Chronic, non-healing ulcers of the feet are common complications of adults with diabetes, occurring in about 15-20% of diabetics, and often leading to foot amputation. The resulting diabetic foot ulcers (DFU) and subsequent amputations generate significant patient morbidity and millions of dollars of health care expenditures. Even with the best standard of care, which is debridement of non-viable tissue, off-loading of weight-bearing and treatment of infection, only 30% of diabetic foot ulcers can be expected to heal within a 20 week treatment period. There is clearly an unmet need for better and more effective treatments to improve healing of these ulcers. New therapies are limited, but among them are bioengineered skin substitutes that incorporate elements of an extracellular matrix that is proposed to encourage angiogenesis and in-growth of new tissue, along with living cells, to generate the cytokines needed for wound repair. However the cost of engineered tissue can be staggering: $1,800 per application, and 8 applications required-to achieve the 50% healing rate noted in the clinical trials. We note that other biological tissues have also been shown to be effective in improving the rate of healing of diabetic ulcers, and these tissues, devoid of living cells and simpler to prepare for use, have also been found to be effective in healing ulcers with reported similar increased rates compared to standard of care. These non-cellular tissues however, are orders of magnitude cheaper than bioengineered tissues. We hypothesize that there is no difference in efficacy between these two product types, and that using the less expensive matrix could save our health care system millions of dollars without compromising patient health. Our goal in this proposal is to test this hypothesis using a randomized clinical trial. We propose a randomized, single blinded, clinical trial with four arms: standard of care, standard of care plus Dermagraft(R) (bioengineered extracellular matrix containing living fibroblasts), standard of care plus Apligraf(R) (bioengineered extracellular bilayered matrix containing living keratinocytes and fibroblasts), standard of care plus Oasis(R) (Healthpoint, Ltd.), extracellular matrix devoid of living cells in patients with non-healing diabetic foot ulcers. We plan to determine:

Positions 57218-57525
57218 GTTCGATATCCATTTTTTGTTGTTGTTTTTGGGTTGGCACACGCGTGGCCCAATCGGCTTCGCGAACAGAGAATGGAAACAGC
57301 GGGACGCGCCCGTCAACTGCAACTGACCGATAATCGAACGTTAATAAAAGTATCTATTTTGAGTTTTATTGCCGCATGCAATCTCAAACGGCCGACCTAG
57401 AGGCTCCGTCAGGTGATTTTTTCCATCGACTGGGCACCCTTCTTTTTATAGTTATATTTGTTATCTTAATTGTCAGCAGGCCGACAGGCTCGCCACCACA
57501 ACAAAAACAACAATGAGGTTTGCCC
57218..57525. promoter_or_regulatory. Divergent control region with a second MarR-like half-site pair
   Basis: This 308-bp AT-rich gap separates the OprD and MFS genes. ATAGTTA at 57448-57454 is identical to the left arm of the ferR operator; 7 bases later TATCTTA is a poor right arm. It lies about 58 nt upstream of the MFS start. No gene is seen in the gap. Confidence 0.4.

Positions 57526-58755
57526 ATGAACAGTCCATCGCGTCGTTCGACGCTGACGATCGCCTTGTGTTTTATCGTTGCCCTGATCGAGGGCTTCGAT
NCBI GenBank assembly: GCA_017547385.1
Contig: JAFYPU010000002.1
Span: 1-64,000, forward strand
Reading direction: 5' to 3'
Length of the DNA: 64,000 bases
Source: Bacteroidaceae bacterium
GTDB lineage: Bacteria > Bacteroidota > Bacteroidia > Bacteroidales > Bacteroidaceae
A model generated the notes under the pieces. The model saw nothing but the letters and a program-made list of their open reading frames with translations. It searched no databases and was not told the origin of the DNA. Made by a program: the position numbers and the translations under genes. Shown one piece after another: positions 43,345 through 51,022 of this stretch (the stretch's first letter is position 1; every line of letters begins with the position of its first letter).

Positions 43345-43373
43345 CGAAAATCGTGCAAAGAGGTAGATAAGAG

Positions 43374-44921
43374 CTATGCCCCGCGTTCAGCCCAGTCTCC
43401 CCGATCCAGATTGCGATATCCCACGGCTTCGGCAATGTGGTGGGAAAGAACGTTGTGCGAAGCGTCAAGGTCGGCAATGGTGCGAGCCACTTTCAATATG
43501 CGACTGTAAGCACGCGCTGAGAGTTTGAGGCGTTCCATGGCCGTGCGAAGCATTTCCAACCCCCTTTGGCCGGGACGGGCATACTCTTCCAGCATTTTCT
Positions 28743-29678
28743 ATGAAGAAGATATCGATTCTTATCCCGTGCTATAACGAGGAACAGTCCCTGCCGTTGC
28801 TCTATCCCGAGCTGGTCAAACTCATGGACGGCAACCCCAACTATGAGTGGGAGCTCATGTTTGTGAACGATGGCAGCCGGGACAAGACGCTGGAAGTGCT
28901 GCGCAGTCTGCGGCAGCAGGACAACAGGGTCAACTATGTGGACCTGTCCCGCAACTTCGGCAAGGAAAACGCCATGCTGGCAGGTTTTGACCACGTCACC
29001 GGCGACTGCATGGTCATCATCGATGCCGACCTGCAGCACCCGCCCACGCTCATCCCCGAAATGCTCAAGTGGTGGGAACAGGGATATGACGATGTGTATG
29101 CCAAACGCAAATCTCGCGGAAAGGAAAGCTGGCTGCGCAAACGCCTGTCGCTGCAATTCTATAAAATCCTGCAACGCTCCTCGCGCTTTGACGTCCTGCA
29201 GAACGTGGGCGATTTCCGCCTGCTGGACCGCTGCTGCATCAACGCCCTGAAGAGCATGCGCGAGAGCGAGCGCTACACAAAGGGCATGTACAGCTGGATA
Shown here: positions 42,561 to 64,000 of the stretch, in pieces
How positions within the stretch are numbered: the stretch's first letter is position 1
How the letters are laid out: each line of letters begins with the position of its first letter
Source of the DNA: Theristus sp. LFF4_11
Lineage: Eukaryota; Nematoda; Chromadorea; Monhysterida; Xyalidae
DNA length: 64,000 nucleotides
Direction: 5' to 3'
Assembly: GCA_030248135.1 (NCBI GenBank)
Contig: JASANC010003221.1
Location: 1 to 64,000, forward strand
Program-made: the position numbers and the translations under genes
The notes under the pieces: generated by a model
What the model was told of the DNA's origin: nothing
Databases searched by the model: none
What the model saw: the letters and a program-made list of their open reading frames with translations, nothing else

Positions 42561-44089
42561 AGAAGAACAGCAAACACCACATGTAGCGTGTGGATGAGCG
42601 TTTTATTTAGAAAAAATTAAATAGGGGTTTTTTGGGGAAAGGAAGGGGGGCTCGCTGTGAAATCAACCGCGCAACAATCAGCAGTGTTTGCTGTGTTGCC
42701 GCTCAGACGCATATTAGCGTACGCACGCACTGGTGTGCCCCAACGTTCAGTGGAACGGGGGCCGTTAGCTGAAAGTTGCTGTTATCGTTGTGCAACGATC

Specific Aim 1 : Effectiveness of each treatment arm in achieving the primary endpoint of wound closure at 12 weeks and secondary outcomes of complete closure at 20 weeks, and rate of healing in each treatment arm.
Specific Aim 2 : Cost analysis to determine which bioengineered extracellular matrix for the treatment of diabetic foot ulcers is most cost effective in reducing healthcare costs.
Specific Aim 3 : The genetic signature of non-healing vs. healing diabetic ulcers to identify biomarkers predictive for a wound that will heal within 12-20 weeks of treatment. Our work could provide not only important savings to our health care system, but also improved access to limb and life saving therapies for healing DFU to millions of affected individuals.
Diabetic foot ulcers are a difficult and increasing common problem among our VA patient population, with few treatment options that offer greater than 50% cure rate within 12 weeks of treatment. Some of the newer treatment options that are approved and widely used include cell- based engineered tissues that are expensive and difficult to use in the clinic or at home. The study proposed in this application will compare new tissue engineered products for healing diabetic ulcers: two cell-based and one cell-free, to determine which is more effective and has better patient outcomes. If the cell-free product is equally effective as the cell-based one (that is 100-fold less expensive), the VA health care system could save millions of health care dollars while providing optimal care for healing diabetic wounds.